AorTech International, a maker of heart valves and monitors, is to dispose of its two main businesses after a string of technological and business disasters.
The one-time biotech star said yesterday it will slash staffing levels and focus on its one last attractive technology, developing novel plastics that can be used to replace tissues inside the human body.
Bill Strachan, who was brought in as chief executive after a boardroom clearout last July, said the change in direction was needed because sales of Truccoms, a device to monitor heart rates during surgery, had been held back by technical glitches.
In November he had proclaimed the technology "one of AorTech's value propositions", but yesterday Mr Strachan said the company was reluctantly ending development and marketing spending and would instead try to sell the business.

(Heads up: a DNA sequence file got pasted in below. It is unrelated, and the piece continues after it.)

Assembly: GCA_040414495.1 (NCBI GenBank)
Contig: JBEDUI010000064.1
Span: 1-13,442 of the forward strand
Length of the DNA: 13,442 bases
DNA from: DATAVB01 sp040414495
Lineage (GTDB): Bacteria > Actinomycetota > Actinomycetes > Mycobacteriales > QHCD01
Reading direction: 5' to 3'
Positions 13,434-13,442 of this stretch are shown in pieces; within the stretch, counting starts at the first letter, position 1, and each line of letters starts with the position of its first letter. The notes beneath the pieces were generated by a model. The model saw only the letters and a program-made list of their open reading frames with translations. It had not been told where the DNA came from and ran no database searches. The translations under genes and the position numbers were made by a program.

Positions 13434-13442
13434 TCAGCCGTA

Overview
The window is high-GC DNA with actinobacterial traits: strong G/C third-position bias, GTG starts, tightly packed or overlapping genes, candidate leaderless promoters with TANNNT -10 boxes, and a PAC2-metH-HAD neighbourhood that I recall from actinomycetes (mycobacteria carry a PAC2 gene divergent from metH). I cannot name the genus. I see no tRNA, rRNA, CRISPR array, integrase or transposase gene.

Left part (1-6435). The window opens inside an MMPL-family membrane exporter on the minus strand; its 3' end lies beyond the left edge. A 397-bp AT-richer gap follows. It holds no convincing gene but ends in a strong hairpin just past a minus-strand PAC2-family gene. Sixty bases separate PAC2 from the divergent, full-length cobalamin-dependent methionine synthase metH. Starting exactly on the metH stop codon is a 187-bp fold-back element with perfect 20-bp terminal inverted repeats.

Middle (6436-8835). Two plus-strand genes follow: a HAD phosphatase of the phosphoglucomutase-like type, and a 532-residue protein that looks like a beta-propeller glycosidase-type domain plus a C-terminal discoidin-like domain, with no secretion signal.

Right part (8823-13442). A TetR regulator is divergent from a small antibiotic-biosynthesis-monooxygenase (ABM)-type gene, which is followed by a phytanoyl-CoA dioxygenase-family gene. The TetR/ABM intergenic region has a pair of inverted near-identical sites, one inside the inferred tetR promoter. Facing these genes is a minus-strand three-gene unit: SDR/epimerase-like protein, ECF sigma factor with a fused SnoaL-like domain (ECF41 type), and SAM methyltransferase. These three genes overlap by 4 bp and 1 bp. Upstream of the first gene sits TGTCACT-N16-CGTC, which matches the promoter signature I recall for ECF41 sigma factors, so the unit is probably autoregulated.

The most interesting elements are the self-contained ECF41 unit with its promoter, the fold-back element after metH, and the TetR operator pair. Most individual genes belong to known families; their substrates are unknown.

"We became more and more disappointed by the revenue streams, and by the amounts needed to promote it, develop it and understand it," he said. "If we are honest the product is at a development stage rather than being a ready-made offering to anaesthetists and we put it on the market too soon. We could not keep pouring good money after bad."
The company is also selling its loss-making business manufacturing artificial heart valves, which has failed to take more than 1 per cent of the market. It is in advanced talks with a bidder. Mr Strachan said the company would be making head office job cuts and would begin consultation on where the redundancies would fall. The company is keen to reduce the rate at which it is burning through its cash pile, currently estimated at £7m.
AorTech shares were worth more than 1,000p each at the peak of the technology and biotech bubbles in 2000, but were yesterday down 0.25p to 8.25p. The company is now worth little more than £3m, and moved down to the junior AIM stock market at the end of 2002.